Nonpartisan fiscal analysts released a report earlier this week that shows the state was able to lower its overtime payments by 14.5 percent over the past year.
The Office of Fiscal Analysis report found that the state paid $219 million in overtime wages to its employees. That’s down $37.1 million from 2015 when it paid $256.2 million in overtime. Lawmakers passed legislation in December 2015 requiring analysts to report on overtime usage on a quarterly basis.
Five agencies account for 90 percent of the overtime. Those agencies include the Correction Department, the Department of Mental Health and Addiction Services, the Department of Developmental Services, the Department of Children and Families, and the Department of Emergency Services and Public Protection, which includes the state police.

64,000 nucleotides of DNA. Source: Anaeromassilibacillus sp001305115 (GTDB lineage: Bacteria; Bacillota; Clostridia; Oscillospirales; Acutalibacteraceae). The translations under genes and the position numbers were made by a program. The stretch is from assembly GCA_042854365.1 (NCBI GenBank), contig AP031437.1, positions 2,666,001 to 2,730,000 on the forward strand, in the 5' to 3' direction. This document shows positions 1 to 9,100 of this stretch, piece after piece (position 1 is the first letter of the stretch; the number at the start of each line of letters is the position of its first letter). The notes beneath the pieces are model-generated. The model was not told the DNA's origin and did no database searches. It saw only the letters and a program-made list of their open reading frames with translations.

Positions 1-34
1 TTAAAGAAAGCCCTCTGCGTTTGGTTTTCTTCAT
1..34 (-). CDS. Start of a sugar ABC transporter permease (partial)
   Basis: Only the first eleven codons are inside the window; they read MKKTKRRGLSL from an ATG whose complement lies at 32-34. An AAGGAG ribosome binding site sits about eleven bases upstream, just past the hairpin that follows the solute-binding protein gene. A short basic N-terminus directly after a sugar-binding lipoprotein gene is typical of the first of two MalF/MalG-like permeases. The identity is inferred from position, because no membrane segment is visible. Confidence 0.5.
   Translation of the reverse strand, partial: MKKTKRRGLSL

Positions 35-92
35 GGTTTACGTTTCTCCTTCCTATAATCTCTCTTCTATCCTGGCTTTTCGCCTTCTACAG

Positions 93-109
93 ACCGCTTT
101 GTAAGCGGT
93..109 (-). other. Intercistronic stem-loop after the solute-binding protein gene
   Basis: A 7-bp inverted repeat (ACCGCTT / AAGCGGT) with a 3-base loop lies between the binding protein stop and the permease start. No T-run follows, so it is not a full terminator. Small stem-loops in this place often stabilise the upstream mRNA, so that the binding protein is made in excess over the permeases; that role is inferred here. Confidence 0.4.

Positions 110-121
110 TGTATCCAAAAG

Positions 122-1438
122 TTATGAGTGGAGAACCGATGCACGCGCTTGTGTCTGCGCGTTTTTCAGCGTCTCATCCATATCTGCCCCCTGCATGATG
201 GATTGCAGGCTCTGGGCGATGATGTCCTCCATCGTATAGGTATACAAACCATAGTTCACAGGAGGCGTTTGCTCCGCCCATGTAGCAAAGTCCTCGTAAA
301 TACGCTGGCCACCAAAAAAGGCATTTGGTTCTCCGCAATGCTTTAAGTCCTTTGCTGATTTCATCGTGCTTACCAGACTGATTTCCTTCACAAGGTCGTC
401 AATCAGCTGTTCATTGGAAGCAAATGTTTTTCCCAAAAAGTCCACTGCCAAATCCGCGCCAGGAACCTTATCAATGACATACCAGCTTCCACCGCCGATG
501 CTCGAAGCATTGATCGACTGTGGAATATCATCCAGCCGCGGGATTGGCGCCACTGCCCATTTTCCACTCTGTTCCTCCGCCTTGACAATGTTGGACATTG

There were also five percent fewer employees earning overtime in 2016 than there were in 2015.
Office of Policy and Management Secretary Ben Barnes said the report was “extremely encouraging.”
“This data confirms that state agencies are working effectively to change practices and live within our means in this new economic reality,” Barnes said. “State workers, managers, and agency leaders should all be congratulated for this deep and meaningful reduction.”
Gov. Dannel P. Malloy also applauded the savings.
“This updated report demonstrates our state employees, managers, and commissioners are doing a tremendous job of delivering top-notch services efficiently,” Malloy said. “These steps are critical to right-sizing government, but there is still much work to be done. The world is changing and we are working to change state government with it.”